She does, however, think there was a touch of revenge that left her out of the European Championships, even though she only lost her 200 metres title at the WAAA Championships by inches to Dorothy Manley (later Mrs John Parlett). “I had a throat infection and had a penicillin injection that morning from a doctor who told me not to run, but I did and only just lost”, Sylvia says. “They did not pick me. They were getting back at me”. In September she ran 2nd against France at 200 metres and won the Waddilove Trophy 100 yards just to show she was not finished.
In 1951 she had a good year, retaining her WAAA title, winning against France, and being in 4 x 220 yards/4 x 200 metres teams that broke the World record. One of these records was at Motspur Park in September running for her club and then came another at the White City a week later. “It was under floodlights, and I just loved running under the lights as it gave me a lift”, she enthuses. It was a good note on which to end a pre-Olympic season.
But things again went wrong in 1952, and after winning the WAAA title in 25.9 for 220 yards with a swollen knee her form had gone by the time she got to Helsinki for the Olympics. She went out in the 200 metres semi-finals in 24.7, though getting a bronze medal in the 4 x 100 metres relay, and then came wins against France and Italy in 24.7 and 25.0 and a share in another 4 x 200 metres World record as part of a Southern Counties' team late season under the White City floodlights. “I needed a sports psychologist that year”, she says. “I did think of becoming one later on because I think you need to have been in the sport in that position to do it really well. One of my daughters who took part in athletics, and might have done well if she had persevered, is training to do it now”.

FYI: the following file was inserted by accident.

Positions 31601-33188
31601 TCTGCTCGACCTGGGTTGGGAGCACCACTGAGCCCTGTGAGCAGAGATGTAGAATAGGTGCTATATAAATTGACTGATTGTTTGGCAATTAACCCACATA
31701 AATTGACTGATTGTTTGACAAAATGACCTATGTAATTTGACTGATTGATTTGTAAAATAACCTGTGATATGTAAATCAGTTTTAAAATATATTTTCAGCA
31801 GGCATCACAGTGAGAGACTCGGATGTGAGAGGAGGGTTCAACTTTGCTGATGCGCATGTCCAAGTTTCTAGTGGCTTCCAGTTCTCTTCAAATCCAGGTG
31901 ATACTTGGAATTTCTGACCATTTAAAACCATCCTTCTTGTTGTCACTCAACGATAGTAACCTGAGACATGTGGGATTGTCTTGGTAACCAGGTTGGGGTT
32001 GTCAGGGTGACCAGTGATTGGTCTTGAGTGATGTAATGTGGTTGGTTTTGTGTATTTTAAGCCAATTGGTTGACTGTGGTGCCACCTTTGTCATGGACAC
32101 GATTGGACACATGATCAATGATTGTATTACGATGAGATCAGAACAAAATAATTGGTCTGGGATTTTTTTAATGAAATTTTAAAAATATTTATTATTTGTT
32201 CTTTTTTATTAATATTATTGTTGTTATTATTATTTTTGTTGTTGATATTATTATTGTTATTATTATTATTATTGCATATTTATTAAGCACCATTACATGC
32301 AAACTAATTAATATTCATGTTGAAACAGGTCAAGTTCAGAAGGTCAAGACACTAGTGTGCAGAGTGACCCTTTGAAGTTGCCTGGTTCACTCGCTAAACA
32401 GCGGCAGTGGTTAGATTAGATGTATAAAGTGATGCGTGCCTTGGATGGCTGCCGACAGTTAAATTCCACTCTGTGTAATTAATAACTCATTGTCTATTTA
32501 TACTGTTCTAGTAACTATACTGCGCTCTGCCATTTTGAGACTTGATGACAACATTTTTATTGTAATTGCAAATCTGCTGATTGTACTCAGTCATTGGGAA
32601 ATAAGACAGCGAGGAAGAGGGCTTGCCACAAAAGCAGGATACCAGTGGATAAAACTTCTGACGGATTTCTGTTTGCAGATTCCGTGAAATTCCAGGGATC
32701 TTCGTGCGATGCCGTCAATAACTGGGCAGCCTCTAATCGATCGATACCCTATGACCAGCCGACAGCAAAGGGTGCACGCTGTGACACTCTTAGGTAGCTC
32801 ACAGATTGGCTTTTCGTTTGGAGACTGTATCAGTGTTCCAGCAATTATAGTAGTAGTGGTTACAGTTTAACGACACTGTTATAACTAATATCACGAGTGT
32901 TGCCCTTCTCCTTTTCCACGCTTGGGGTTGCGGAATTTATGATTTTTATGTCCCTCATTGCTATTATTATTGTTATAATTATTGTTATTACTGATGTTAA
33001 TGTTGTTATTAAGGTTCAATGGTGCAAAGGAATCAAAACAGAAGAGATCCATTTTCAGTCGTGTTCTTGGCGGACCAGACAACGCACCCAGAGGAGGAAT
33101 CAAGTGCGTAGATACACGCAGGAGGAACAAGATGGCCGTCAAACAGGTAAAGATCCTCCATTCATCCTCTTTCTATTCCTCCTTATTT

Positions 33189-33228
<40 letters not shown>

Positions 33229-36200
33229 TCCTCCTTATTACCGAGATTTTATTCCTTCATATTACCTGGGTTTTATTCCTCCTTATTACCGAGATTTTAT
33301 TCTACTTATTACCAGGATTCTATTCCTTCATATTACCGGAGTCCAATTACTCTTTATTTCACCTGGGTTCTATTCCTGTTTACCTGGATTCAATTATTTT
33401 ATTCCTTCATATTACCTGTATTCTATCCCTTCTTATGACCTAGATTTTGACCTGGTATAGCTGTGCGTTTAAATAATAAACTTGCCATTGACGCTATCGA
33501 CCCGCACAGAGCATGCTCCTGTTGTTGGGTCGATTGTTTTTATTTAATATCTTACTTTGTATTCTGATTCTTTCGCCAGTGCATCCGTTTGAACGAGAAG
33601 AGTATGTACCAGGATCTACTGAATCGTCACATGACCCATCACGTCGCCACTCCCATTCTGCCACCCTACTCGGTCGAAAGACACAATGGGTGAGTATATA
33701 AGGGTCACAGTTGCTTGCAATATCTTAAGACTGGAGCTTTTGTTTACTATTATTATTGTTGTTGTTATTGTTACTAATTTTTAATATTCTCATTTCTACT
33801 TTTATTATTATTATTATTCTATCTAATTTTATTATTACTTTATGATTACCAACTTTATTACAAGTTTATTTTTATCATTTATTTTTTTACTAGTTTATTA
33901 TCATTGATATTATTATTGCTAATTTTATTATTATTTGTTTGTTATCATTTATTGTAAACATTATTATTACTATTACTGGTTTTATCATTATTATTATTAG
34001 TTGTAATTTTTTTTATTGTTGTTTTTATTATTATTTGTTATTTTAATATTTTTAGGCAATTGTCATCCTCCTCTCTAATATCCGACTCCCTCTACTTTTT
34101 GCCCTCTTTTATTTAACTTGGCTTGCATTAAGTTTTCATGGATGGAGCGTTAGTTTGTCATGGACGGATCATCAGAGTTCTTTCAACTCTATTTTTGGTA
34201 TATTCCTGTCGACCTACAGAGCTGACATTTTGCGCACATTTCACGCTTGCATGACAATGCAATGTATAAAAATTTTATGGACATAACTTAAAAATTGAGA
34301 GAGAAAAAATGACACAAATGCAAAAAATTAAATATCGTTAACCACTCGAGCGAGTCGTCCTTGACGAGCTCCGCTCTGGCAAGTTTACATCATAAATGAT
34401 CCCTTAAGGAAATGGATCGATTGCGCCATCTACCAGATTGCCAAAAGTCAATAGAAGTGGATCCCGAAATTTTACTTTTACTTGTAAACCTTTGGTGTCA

That was really the end of Sylvia's career. She ran occasionally in the years that followed, but injuries to an Achilles tendon and a hamstring put paid to any chances of getting back to international level. In 1957 she married John Disley, and they have two daughters, each with two children. Sylvia's journalistic career took her as a freelance to China, to Paris for fashion shows, and all over Europe until she wrote a book about a dancer and retired. “I had some wonderful times, travel, fun and friends. It was good”, she concludes.
Sylvia Cheeseman's career:
The Women's AAA Championships
1946: 200 metres – 1 Sylvia Cheeseman 25.7, 2 Winifred Jordan, 3 Joyce Judd.
The World records
4 x 220 yards relay – Spartan Ladies' AC (Valerie Robins, Bettie Turner, June Foulds, Cheeseman)
The British records
100 yards – 11.0 (equalled record) London (Parliament Hill Fields), 2 June 1951.
1949 women's World Top Ten at 200 metres24.3 Fanny Blankers-Koen (Holland)
24.4* Daphne Robb (South Africa)
24.4* Sylvia Cheeseman (GB)
25.0* Audrey Patterson (USA)
25.1 Yevgeniya Sechenova (USSR)
25.1* Lorna McKenzie (Australia)
25.1*e Marjorie Jackson (Australia)
25.2* Margaret Walker (GB)
25.4* Shirley Strickland (Australia)
25.4 Zoya Dukhovich (USSR)
25.4 Deyse Jurdelina de Castro (Brazil)
Note: * 220 yards time less 0.1sec.